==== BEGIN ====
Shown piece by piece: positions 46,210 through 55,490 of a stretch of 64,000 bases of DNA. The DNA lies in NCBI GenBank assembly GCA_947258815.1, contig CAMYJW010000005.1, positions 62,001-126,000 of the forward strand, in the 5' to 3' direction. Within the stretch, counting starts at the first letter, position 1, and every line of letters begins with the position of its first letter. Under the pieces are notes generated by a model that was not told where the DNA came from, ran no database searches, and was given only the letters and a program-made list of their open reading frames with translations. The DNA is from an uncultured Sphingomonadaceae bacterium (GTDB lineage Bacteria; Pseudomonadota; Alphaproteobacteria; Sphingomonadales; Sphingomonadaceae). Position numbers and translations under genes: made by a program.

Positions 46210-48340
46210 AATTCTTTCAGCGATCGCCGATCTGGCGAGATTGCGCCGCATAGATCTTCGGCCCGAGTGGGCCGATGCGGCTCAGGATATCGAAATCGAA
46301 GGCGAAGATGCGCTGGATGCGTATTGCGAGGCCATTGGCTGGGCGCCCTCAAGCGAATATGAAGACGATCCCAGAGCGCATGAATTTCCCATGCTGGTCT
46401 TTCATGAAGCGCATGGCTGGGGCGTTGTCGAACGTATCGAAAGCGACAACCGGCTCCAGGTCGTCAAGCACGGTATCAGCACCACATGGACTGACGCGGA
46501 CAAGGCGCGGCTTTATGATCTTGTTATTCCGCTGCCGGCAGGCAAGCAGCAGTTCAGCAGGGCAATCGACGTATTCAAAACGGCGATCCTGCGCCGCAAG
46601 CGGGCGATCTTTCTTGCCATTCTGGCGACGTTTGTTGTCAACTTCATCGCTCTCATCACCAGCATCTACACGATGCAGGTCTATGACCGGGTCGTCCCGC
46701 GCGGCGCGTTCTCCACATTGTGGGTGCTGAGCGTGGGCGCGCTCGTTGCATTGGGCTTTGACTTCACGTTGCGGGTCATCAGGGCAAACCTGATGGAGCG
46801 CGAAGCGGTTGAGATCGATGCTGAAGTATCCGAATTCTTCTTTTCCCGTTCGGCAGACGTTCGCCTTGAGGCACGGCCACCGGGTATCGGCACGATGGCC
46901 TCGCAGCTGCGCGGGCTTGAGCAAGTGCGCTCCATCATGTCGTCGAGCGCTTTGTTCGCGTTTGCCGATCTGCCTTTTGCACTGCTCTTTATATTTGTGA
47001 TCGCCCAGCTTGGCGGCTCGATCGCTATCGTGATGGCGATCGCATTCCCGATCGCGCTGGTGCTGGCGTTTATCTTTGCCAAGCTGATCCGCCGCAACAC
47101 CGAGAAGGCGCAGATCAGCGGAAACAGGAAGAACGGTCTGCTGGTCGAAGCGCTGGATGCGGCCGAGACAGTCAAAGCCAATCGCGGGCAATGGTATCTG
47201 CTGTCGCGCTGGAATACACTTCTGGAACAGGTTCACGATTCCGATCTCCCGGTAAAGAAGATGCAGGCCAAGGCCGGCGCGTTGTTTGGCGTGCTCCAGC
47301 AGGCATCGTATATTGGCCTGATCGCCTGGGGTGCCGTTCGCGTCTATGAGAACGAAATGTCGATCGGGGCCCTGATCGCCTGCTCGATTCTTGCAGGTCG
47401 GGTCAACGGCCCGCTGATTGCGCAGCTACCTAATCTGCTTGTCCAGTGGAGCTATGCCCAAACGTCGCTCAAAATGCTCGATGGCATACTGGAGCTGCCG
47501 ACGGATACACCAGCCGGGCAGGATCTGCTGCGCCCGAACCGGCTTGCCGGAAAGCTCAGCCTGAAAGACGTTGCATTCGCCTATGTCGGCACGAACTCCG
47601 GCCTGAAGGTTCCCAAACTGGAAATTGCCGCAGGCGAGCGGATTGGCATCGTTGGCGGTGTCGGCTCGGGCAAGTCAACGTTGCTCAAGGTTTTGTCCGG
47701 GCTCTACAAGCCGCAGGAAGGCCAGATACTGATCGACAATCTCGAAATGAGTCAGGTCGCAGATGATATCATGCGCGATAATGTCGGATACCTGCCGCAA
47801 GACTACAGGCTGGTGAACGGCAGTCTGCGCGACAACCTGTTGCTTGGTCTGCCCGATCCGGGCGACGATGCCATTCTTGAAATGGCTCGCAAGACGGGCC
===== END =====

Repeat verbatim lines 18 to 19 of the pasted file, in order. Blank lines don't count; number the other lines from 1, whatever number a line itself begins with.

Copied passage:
47701 GCTCTACAAGCCGCAGGAAGGCCAGATACTGATCGACAATCTCGAAATGAGTCAGGTCGCAGATGATATCATGCGCGATAATGTCGGATACCTGCCGCAA
47801 GACTACAGGCTGGTGAACGGCAGTCTGCGCGACAACCTGTTGCTTGGTCTGCCCGATCCGGGCGACGATGCCATTCTTGAAATGGCTCGCAAGACGGGCC